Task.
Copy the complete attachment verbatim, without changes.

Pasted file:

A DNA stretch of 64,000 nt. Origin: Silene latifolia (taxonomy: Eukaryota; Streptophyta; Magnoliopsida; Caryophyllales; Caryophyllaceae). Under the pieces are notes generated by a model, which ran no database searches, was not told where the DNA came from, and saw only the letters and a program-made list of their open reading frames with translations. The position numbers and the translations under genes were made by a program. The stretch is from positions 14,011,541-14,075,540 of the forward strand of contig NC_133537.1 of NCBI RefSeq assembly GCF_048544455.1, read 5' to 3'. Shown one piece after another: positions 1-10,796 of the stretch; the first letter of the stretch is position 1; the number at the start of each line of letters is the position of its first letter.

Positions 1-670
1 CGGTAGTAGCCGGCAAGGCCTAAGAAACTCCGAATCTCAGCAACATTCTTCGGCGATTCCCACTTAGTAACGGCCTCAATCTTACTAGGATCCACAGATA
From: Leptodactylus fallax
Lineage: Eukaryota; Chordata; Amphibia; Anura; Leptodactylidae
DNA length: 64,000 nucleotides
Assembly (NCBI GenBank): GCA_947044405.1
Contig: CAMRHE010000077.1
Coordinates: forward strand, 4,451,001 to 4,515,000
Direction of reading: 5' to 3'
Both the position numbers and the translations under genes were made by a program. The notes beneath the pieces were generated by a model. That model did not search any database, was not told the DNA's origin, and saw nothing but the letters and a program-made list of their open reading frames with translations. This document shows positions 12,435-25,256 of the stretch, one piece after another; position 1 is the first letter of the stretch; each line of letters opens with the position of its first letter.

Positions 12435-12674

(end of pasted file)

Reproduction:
A DNA stretch of 64,000 nt. Origin: Silene latifolia (taxonomy: Eukaryota; Streptophyta; Magnoliopsida; Caryophyllales; Caryophyllaceae). Under the pieces are notes generated by a model, which ran no database searches, was not told where the DNA came from, and saw only the letters and a program-made list of their open reading frames with translations. The position numbers and the translations under genes were made by a program. The stretch is from positions 14,011,541-14,075,540 of the forward strand of contig NC_133537.1 of NCBI RefSeq assembly GCF_048544455.1, read 5' to 3'. Shown one piece after another: positions 1-10,796 of the stretch; the first letter of the stretch is position 1; the number at the start of each line of letters is the position of its first letter.

Positions 1-670
1 CGGTAGTAGCCGGCAAGGCCTAAGAAACTCCGAATCTCAGCAACATTCTTCGGCGATTCCCACTTAGTAACGGCCTCAATCTTACTAGGATCCACAGATA
From: Leptodactylus fallax
Lineage: Eukaryota; Chordata; Amphibia; Anura; Leptodactylidae
DNA length: 64,000 nucleotides
Assembly (NCBI GenBank): GCA_947044405.1
Contig: CAMRHE010000077.1
Coordinates: forward strand, 4,451,001 to 4,515,000
Direction of reading: 5' to 3'
Both the position numbers and the translations under genes were made by a program. The notes beneath the pieces were generated by a model. That model did not search any database, was not told the DNA's origin, and saw nothing but the letters and a program-made list of their open reading frames with translations. This document shows positions 12,435-25,256 of the stretch, one piece after another; position 1 is the first letter of the stretch; each line of letters opens with the position of its first letter.

Positions 12435-12674